Boxes: everyone uses them, everyone ends up with way too many of them in the basement, and yet no one seems interested in improving them. Except for LivingPackets, that is, a startup focused on improving the future of packaging around the world. LivingPackets is showing off its flagship product, The Box, at this year’s all-digital CES, and we’re impressed by its vision, to say the least.
The Box is nothing like your average shipping container. For one thing, it’s reusable many times over — think of the difference between wrapping your leftovers in plastic wrap and using a glass storage container instead. Once used for a delivery, The Box can be returned to the shipping company and then reused for future shipments, or used by recipients for returns.
And that’s only the beginning of The Box’s innovation. Because it’s built to last, The Box is also packed with sensors, which allows it to solve lots of other classic shipping problems. With four years of research behind it, The Box could be just what our online economy needs to move sustainably into the future.
No waste at all — The Box’s most tangible innovation over traditional cardboard containers is that it’s reusable — LivingPackets estimates each box can complete 1,000 trips before being replaced.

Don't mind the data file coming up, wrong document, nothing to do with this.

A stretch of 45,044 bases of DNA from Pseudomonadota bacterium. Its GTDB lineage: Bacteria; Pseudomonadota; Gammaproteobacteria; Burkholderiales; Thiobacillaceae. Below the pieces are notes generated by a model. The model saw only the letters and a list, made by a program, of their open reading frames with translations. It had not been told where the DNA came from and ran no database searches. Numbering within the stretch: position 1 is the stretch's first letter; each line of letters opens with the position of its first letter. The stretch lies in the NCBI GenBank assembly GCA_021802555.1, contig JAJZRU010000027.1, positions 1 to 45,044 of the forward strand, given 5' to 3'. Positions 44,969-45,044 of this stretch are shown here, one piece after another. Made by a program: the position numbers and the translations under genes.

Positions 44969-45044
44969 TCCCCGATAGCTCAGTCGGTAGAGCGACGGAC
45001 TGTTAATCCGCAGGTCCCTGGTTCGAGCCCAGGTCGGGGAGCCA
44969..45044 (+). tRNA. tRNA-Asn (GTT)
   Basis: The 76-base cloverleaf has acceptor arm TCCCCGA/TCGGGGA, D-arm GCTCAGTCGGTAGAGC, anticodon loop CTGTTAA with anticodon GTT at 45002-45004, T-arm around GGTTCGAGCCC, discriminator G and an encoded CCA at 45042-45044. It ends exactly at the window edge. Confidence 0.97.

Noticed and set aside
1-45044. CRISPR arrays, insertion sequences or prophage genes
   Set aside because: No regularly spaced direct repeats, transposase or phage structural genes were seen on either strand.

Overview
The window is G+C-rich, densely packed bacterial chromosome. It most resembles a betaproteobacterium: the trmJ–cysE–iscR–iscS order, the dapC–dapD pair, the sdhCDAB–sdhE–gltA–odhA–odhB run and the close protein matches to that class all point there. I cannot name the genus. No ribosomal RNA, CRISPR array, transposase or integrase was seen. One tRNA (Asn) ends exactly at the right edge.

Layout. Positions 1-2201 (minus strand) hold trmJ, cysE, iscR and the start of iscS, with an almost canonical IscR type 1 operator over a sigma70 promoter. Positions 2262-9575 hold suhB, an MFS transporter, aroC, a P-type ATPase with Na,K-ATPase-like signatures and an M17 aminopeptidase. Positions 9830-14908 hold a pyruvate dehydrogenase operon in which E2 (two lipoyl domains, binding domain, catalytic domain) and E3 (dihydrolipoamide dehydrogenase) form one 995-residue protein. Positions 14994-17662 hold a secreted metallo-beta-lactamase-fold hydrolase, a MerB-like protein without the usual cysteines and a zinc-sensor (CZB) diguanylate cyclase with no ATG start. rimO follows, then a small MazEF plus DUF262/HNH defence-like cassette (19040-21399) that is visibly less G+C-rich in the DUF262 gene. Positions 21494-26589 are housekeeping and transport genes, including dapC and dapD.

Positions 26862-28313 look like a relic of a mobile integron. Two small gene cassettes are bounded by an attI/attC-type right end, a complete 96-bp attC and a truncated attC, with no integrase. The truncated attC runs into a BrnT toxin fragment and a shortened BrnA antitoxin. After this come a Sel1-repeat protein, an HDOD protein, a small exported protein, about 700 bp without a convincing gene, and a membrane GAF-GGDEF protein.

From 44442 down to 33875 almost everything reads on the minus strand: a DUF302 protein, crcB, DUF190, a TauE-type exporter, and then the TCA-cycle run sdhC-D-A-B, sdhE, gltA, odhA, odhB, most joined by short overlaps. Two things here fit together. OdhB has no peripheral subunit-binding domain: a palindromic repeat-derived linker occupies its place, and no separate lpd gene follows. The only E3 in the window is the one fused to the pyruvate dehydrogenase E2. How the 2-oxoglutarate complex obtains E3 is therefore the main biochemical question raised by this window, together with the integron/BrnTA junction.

But the company’s zero-waste commitment goes far beyond just being reusable. The Box has an e-ink address display, so there’s no need to print shipping labels. And inside The Box is a mechanism that holds products in place, eliminating the need for bubble wrap or other wasteful packing supplies.
Incredibly secure — Here’s the thing about The Box: because it’s meant to be reused many times over, LivingPackets has included loads of technology. And that means loads of features.
The Box includes a tracking mechanism, so companies can track their products without relying on USPS or FedEx employees to scan the right barcode. And get this — The Box includes an electronic lock that can only be unlocked by the recipient. Now that’s the kind of security we can get behind. There are also sensors for temperature and orientation, so The Box can warn a sender or delivery company if something goes wrong in transit.
But will companies use it? — The Box has the potential to be industry-altering. Eliminating the need for cardboard boxes while also making our shipments infinitely more secure? Sign us up!
The obstacle, then, is convincing companies to adopt it. Because the only way it works is if it's adopted at scale. Like, say, but Amazon or Walmart. No one wants to have a pile of LivingPackets pile up in their home, and if they need to be collected, that reduces their eco-friendliness. What's needed is ubiquity so they can move between users regularly and easily.
LivingPackets promises that, in the long run, purchasing and using The Box is just as affordable as buying a comparable number of cardboard boxes. Still, cardboard boxes with paper shipping labels are very much the backbone of traditional e-commerce — we expect it to be quite a while before The Box becomes anything close to standard.